Together for more food safety in Europe and its neighboring countries
Source : https://www.eurekalert.org/pub_releases/2017-11/bfif-tfm110617.php
By eurekalert.org (Nov 06, 2017)
BfR publishes the fourth updated edition of the EU Food Safety Almanac and the new ENP Almanac (European Neighbourhood Policy)
"To protect consumers, the responsible public institutions have to be networked together all over the world," says Professor Dr. Dr. Andreas Hensel, President of the German Federal Institute for Risk Assessment (BfR) and German representative of the Advisory Forum of the European Food Safety Authority (EFSA). "We are aiming to expand international cooperation with the EU Food Safety Almanac and the ENP (European Neighbourhood Policy) Food Safety Almanac". But who is doing what in Europe and its neighbouring countries? The two up-to-date reference books provide an overview of the responsible public institutions and their administrative structures in order to facilitate collaboration on food and feed safety in the European Union and neighbouring countries.
The new edition of the BfR's EU Food Safety Almanac comprises 38 country profiles which were prepared and updated with the support of the EFSA Focal Points in member and neighbouring countries and by EFSA itself. The reference work covers all of the Member States of the European Union, as well as Iceland, Norway and Switzerland, and neighbouring European countries such as the Former Yugoslav Republic of Macedonia, Montenegro, Serbia and Turkey. The 4th edition includes Albania, Bosnia-Herzegovina and Kosovo for the first time.
Within the scope of the European Neighbourhood and Partnership Instrument (ENPI) and in collaboration with EFSA, the BfR prepared the ENP Almanac, which is being published for the first time. It offers an overview of the structures of the authorities in neighbouring states of the European Union and covers the following countries: Armenia, Belarus, Georgia, Israel, Jordan, Lebanon, Moldova, Morocco, Tunisia and Ukraine.
The main focus of both almanacs is on institutions active in the assessment of health risks. Each country profile contains a graphic overview of the authorities' structures along with a detailed description of the tasks and activities of the institutions. Areas of responsibility are illustrated graphically by means of pictograms. In this way, for example, the reference works can be used to find out which institutions are responsible for the health assessment of dietary supplements, veterinary drug residues or genetic engineering. At the same time, readers can identify which ministries and institutions are responsible for risk management, how risks are communicated and to what extent risk assessment and risk management are institutionally separated.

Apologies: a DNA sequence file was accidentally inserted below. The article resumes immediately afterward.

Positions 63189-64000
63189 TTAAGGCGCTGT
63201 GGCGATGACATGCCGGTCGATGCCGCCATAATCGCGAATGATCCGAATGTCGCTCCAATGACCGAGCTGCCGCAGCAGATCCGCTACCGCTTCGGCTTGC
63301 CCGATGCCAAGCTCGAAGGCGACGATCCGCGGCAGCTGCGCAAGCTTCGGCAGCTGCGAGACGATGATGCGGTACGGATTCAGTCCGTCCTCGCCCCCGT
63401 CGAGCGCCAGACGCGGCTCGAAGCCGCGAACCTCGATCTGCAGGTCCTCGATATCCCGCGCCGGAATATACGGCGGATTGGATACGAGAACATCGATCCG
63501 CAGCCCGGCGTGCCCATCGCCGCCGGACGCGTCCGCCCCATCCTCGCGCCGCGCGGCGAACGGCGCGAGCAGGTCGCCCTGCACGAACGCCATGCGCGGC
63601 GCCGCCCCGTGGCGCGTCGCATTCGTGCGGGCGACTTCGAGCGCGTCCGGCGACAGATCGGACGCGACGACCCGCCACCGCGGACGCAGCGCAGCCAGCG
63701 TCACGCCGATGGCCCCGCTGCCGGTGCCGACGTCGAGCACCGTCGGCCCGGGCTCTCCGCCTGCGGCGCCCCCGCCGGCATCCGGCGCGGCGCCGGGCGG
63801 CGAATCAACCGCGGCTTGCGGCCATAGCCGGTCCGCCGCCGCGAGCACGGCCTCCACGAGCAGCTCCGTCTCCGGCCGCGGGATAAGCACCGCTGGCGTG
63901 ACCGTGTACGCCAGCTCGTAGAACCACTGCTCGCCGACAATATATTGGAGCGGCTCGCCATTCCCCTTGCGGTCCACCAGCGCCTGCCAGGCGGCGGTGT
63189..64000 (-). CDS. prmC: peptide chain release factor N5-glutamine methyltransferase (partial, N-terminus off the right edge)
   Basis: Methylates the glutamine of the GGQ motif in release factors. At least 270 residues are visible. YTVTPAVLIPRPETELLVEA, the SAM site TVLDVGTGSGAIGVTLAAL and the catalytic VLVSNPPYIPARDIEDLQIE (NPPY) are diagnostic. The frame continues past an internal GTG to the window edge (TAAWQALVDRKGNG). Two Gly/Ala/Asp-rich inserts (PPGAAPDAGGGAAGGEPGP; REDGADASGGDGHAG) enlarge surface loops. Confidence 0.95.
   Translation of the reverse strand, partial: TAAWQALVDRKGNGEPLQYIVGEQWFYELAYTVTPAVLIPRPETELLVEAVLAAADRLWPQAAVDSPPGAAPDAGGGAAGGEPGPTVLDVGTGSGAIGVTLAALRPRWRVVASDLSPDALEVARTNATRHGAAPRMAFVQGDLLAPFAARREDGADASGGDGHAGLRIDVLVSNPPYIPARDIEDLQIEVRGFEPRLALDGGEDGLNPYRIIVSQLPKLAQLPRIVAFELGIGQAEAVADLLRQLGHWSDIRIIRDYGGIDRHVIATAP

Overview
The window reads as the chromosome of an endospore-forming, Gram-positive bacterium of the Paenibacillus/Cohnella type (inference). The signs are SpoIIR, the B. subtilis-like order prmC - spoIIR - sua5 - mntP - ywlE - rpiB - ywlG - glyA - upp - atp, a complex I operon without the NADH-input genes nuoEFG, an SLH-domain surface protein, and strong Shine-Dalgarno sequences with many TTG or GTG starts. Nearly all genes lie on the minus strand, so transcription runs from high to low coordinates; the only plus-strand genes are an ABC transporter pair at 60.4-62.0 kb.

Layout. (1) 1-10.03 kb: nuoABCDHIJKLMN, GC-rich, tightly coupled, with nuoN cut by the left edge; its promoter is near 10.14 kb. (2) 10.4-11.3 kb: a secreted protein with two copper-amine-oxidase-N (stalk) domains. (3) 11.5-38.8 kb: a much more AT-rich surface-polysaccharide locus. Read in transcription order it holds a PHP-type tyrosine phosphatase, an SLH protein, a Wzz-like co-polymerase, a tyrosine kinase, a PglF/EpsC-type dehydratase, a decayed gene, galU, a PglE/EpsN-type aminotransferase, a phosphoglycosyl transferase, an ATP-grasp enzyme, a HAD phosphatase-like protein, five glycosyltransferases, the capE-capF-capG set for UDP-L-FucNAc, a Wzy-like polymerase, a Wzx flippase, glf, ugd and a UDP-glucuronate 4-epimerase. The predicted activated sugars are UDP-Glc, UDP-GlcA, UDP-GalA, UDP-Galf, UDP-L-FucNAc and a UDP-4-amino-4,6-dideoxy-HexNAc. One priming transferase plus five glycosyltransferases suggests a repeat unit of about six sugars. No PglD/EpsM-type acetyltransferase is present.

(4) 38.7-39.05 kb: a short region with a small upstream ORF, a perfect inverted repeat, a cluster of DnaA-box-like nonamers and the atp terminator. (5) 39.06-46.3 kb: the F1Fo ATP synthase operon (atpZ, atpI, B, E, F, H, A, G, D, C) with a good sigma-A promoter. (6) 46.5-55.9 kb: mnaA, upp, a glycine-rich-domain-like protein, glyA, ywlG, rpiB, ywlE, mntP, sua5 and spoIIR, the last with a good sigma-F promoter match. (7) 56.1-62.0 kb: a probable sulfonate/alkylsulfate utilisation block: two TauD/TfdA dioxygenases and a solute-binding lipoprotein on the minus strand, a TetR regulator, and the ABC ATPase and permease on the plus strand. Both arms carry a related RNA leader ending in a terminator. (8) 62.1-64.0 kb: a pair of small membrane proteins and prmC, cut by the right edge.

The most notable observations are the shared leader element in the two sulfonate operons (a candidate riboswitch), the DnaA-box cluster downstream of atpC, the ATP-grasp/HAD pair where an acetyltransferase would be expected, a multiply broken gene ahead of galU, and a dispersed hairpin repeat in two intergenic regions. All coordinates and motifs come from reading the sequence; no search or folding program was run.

This overview of the organisational links and cooperation within the European Union and its neighbouring countries not only facilitates the search for international partners, it also helps to avoid duplication of efforts and promotes the clarification of responsibilities.
The brochure is aimed at everyone who would like to find out more about the structures and institutions of food safety, in particular food safety agency staff, the media, consumer associations, food industry representatives, scientists and politicians.
The fourth edition of the EU Food Safety Almanac is available free of charge at the BfR website in German and English. Translations into French, Portuguese, Spanish and Chinese are to follow. In addition to this, a special issue of the EU Almanac for the community of Portuguese-speaking countries (Comunidade dos Países de Língua Portuguesa, CPLP) was published in February 2017. The ENP Almanac on European Neighbourhood Policy is published in English.
The brochures can be downloaded and ordered under the following link:
Food Safety for People with Diabetes
Source : https://foodpoisoningbulletin.com/2017/food-safety-diabetes/
By Linda Larsen (Nov 10, 2017)
People with diabetes fall into the high risk group for food poisoning. That means they are more likely to have a serious complication if they contract a foodborne illness. Diabetics must be extra careful about handling food safely and eating safe food, so the FDA has published a booklet on this topic.
A diabetic’s immune system may not work as well as others’. And their immune system may not easily recognize pathogenic bacteria, creating a deli in the body’s response to possible infection.
Diabetes can damage the cells that create stomach acid, as well as the nerves that help move food through the stomach and intestinal tract. That means the GI tract in a diabetic could hold onto food for a longer period of time, which gives pathogens time to grow. And a diabetic’s kidneys may not work properly and may hold onto toxins produce by bacteria.